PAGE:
Mexico: A Power in CONCACAF
Soccer is at the core of Mexico’s sporting culture and as such, the nation has a long history of success in the game. The most dominant nation in CONCACAF for a long stretch, Mexico has 10 confederation championships to go along with its regional-record 15 World Cup appearances.
A Brief History Against the USA
With a 33-18-14 edge, Mexico leads the all-time series against the United States, thanks in large part to a 43-year spell where El Tri ran up a 24-match unbeaten streak against the Americans.
While Mexico still held the advantage towards the end of the century, the U.S. began to develop its own soccer identity, causing a shift in the series. Since 2000, the USA has dominated the rivalry, going 13-6-5 against Mexico.
Five results in that time have served as the main moments USA fans rally around: the four “Dos a Cero” World Cup Qualifying wins against Mexico in Columbus (2001, 2005, 2009 and 2013) and of course, the pinnacle 2-0 victory against El Tri during the Round of 16 at the 2002 FIFA World Cup.
Learn more about the long soccer history between the USA and Mexico.
Managed by the Professor: Juan Carlos Osorio
Replacing the ever-animated Miguel Herrera was no easy task, but in naming Juan Carlos Osorio around this time last year, the Federación Mexicana de Fútbol Asociación (FMF) tapped a man that has a lot of familiarity with the U.S.
A former head coach of the Chicago Fire and New York Red Bulls, the Colombian manager led the latter to the 2008 M.L.S. Cup Final where they fell 3-1 to Columbus Crew SC. Osorio also knows a number of U.S. players well, specifically forward Jozy Altidore, who he coached in New York. Additionally, he was also on the MetroStars coaching staff when a much younger Tim Howard debuted for the club in 1998.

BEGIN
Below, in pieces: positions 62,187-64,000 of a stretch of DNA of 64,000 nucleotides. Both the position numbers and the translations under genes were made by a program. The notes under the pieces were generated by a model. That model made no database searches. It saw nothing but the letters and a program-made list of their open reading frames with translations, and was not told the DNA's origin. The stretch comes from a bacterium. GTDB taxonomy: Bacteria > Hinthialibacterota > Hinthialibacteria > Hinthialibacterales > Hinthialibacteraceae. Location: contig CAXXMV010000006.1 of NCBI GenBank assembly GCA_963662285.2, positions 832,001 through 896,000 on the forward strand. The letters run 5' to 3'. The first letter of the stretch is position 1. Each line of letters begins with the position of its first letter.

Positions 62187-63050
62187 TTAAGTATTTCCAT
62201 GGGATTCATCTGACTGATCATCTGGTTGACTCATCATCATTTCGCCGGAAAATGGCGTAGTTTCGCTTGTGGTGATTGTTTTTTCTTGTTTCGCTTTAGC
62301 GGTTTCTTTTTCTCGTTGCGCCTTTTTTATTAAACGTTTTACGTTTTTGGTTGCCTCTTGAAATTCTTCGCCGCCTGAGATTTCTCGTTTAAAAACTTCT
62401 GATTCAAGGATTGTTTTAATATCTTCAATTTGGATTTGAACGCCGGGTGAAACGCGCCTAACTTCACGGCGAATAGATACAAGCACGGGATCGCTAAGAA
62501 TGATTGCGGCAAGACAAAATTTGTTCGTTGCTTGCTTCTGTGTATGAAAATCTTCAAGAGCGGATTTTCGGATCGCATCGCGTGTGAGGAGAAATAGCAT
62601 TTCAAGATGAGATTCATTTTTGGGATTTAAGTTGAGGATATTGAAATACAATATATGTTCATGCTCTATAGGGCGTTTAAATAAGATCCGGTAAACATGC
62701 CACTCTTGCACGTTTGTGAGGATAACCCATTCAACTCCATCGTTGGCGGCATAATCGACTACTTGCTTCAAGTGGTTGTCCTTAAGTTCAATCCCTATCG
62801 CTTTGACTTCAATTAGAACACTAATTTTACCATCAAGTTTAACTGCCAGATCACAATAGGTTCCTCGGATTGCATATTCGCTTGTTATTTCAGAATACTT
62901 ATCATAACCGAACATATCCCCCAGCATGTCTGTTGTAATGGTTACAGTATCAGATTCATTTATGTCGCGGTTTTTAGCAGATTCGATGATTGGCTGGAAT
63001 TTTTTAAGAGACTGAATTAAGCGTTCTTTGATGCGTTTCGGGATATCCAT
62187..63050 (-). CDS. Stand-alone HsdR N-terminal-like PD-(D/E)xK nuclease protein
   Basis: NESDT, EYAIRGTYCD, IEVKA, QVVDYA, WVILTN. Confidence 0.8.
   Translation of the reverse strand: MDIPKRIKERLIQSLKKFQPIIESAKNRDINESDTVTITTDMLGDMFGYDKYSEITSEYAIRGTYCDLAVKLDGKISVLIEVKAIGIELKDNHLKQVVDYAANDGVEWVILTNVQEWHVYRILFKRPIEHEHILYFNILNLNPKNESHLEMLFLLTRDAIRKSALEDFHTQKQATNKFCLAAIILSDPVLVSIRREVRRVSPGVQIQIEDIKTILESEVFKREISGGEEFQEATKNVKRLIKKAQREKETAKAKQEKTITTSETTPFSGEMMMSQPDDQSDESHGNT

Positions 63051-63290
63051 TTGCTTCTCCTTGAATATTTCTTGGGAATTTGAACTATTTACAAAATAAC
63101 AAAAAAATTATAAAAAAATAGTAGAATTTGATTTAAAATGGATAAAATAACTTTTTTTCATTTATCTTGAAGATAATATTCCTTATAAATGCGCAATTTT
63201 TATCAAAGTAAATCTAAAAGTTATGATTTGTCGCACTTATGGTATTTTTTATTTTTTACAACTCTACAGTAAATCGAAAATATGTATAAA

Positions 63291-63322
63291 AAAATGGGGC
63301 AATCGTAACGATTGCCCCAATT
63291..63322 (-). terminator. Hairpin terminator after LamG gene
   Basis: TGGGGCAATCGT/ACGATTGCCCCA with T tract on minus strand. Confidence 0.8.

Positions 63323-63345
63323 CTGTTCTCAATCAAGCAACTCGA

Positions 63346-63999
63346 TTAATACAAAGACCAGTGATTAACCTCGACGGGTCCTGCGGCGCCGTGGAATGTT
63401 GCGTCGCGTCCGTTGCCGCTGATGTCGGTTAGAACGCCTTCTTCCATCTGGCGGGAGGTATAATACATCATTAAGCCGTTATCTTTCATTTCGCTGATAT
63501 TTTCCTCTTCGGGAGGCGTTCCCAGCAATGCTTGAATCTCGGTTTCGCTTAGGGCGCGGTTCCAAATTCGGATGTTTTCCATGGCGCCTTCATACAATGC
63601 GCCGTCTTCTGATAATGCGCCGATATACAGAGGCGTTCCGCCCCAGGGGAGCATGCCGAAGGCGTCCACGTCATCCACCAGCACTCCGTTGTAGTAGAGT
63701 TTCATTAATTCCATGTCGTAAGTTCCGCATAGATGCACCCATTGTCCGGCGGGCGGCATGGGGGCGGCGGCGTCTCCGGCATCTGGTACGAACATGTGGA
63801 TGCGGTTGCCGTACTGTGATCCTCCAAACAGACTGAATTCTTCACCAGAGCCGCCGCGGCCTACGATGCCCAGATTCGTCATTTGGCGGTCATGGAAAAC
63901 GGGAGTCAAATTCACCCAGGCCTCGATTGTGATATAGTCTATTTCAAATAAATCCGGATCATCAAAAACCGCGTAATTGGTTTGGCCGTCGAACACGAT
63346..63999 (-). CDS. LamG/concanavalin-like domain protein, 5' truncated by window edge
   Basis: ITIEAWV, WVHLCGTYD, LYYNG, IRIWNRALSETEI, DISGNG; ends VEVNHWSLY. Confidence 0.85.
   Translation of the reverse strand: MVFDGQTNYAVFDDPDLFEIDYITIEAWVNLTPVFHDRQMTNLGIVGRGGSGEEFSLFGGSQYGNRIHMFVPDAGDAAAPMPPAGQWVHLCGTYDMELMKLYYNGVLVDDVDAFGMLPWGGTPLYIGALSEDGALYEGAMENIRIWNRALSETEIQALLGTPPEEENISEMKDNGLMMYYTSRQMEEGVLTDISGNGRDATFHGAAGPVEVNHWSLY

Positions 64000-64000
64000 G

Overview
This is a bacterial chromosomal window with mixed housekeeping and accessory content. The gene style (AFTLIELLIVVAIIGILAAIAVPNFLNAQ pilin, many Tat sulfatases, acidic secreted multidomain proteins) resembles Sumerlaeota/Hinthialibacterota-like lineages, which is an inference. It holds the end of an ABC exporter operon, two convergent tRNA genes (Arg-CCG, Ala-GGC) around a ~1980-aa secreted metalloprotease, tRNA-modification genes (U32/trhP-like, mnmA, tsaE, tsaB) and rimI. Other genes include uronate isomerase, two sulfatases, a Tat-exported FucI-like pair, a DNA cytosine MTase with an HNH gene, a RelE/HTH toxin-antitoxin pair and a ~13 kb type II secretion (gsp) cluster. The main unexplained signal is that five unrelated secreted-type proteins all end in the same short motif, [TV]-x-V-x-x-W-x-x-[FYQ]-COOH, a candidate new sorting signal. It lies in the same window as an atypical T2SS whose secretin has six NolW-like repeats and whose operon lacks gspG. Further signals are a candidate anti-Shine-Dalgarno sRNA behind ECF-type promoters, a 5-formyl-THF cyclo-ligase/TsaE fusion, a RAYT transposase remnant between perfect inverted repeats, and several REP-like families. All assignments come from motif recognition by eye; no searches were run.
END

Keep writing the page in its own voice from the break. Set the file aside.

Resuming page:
Obsessed with compiling information and notes on his players, Osorio’s management style is often described as quirky, but his resume is strong. Along with his history as a manager in M.L.S., the 55-year-old has experienced success in his native Colombia, where he’s won a number of league titles with Atlético Nacional and Once Caldas.
Mexico Under Osorio
There are few jobs in international soccer that are as pressure-filled as head coach of Mexico, but Osorio’s record with El Tri has been quite strong. Since taking over last October, Osorio has led the side to an impressive 12-1-2 record, but the lone blemish was an embarrassing 7-0 defeat to Chile in the Copa America Centenario Quarterfinals this past summer.
Despite breezing through the Semifinal Round of World Cup Qualifying, that loss still weighs heavily on Osorio and the team with the Mexican public, making Friday’s qualifier all the more intense for both he and the players.
Mexico’s Got Talent
Even in matches they’ve lost to the United States, Mexico’s roster has never lacked talent. The squad that Osorio has brought to Columbus is no different.
Bayer Leverkusen forward Javier Hernandez leads a lethal attacking force that also features Andres Guardado (PSV Eindhoven), Giovani dos Santos (LA Galaxy), Carlos Vela (Real Sociedad) and Oribe Peralta (Club America), among others. The team is captained by Rafa Marquez, who continues as one of the biggest villains of the USA-Mexico rivalry. Even at age 37, the Club Atlas defender remains a mainstay in the squad, while drawing the ire of many U.S. fans for some brutal fouls and red cards he’s dished out over the years.